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I added this line into my ~/.bashrc file.

alias myserver='ssh davidfaux@davidfaux.com'

However, when I open terminal and run myserver, terminal complains that

-bash: myserver: command not found

When I source my .bashrc file, however, (. .bashrc), the alias works.

Nonetheless, I do not want to source the file every time I open terminal for the alias to work. How do I make that happen?

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This comment explains the reason for this. That question tells you how to fix it. –  ughoavgfhw Mar 4 '12 at 19:35
    
Thanks a lot! I did not know that starting the shell executes those files in order. Indeed, adding . .bashrc into .bash_profile works. –  David Faux Mar 4 '12 at 19:43
    
@ughoavgfhw can/should you change your comment to an answer? That way it can be marked as an answer. –  soxman Mar 5 '12 at 14:14
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1 Answer

up vote 5 down vote accepted

In short you are putting your aliases in the wrong file .bashrc, that is why you need to keep running source to get the aliases working in any new login terminal instances.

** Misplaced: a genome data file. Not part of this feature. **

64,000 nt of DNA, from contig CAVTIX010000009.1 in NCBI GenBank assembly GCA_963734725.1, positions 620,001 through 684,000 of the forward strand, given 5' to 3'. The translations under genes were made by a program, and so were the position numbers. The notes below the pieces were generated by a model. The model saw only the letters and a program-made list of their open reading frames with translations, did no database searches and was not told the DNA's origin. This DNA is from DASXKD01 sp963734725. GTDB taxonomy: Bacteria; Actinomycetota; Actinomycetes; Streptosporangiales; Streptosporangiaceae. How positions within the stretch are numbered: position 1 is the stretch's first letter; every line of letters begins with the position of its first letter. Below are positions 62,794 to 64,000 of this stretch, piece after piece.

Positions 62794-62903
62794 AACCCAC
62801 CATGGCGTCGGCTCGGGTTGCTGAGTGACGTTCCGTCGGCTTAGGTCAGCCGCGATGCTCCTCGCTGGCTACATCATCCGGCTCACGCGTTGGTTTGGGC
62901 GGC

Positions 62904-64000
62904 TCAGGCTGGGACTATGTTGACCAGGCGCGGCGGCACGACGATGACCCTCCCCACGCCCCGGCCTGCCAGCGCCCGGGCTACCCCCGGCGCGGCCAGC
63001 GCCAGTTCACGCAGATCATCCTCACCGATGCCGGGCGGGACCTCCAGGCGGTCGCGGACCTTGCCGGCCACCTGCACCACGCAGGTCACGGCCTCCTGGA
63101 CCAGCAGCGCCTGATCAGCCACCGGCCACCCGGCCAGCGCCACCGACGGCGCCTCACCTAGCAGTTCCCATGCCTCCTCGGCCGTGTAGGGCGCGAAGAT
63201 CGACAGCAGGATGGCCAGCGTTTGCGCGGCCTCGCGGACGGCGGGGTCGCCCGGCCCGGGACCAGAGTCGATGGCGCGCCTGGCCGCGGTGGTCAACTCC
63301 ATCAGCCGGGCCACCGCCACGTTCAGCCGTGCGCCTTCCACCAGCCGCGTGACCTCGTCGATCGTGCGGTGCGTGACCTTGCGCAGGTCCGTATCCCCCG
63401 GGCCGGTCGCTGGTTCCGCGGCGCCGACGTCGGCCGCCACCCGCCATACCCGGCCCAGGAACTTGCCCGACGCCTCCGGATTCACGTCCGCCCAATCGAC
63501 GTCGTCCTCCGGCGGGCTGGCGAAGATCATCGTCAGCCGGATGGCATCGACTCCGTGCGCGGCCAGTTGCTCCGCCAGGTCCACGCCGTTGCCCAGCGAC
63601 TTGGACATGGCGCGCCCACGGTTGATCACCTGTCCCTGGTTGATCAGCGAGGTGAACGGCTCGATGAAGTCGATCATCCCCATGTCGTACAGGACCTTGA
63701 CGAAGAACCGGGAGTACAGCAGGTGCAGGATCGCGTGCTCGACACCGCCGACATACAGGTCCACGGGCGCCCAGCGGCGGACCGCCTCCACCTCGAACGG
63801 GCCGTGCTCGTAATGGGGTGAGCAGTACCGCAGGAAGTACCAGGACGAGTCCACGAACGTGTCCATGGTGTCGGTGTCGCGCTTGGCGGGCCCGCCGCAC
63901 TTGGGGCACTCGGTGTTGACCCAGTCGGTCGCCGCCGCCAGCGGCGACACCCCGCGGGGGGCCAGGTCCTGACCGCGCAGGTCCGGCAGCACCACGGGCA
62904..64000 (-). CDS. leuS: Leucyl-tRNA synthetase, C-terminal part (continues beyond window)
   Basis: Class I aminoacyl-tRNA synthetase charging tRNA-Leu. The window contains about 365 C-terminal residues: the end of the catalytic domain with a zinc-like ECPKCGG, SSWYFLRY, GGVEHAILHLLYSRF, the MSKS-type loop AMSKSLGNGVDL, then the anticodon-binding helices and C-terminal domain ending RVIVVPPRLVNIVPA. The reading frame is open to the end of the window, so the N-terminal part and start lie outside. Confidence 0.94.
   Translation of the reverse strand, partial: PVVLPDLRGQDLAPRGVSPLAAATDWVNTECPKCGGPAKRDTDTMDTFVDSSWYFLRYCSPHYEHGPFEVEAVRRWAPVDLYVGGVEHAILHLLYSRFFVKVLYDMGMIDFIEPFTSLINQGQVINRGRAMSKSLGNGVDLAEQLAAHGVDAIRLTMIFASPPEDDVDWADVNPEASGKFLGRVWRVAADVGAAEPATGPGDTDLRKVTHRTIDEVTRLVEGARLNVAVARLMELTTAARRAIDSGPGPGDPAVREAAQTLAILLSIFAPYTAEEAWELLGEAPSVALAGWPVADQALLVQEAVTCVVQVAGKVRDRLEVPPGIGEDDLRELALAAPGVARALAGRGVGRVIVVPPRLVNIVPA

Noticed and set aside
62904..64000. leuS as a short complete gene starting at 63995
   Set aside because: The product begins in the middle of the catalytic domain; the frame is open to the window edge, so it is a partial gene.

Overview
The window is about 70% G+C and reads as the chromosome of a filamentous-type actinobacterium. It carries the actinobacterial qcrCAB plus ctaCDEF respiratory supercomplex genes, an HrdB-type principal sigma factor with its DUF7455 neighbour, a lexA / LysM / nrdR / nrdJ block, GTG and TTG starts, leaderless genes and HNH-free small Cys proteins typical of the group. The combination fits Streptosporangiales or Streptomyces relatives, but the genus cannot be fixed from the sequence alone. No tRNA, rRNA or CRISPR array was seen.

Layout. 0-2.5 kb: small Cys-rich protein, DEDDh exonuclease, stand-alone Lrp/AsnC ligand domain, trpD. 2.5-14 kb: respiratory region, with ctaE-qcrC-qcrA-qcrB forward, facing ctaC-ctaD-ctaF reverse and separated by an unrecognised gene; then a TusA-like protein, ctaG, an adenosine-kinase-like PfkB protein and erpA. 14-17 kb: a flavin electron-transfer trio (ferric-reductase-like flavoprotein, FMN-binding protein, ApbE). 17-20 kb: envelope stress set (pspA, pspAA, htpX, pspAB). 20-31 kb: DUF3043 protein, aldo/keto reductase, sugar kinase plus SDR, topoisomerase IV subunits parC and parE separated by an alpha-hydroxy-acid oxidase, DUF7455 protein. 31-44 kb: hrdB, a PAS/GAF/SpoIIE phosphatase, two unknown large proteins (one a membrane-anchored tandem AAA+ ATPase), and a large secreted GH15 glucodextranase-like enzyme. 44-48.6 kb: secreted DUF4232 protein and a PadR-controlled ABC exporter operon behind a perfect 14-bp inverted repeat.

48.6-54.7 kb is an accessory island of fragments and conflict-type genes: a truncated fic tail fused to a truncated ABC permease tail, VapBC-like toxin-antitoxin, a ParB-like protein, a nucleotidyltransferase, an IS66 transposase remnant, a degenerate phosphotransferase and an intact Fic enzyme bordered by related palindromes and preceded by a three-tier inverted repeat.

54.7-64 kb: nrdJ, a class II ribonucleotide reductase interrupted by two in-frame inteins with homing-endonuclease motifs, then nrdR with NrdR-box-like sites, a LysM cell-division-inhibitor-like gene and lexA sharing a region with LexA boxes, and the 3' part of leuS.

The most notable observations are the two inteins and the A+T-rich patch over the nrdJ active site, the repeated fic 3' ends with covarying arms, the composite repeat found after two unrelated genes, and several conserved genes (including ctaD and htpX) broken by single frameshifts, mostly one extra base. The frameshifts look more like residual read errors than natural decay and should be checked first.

By default, Terminal starts the shell via /usr/bin/login, which makes the shell a login shell. On every platform (not just Mac OS X) bash does not use .bashrc for login shells (only /etc/profile and the first of .bash_profile, .bash_login, .profile that exists and is readable). This is why “put source ~/.bashrc in your .bash_profile” is standard advice. – Chris Johnsen

For More information see the manual page for bash. Then look under the INVOCATION section.

man bash
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Do I need to reboot in order to get things working? Because I added source ~/.bashrc to my .bash_profile, but I'm still facing the same issue... –  Michiel Jan 7 at 9:35
    
No in most cases you just need to open a new terminal window for the changes to take effect, the changes will only take effect in the newly opened window. –  MrDaniel Jan 9 at 2:27
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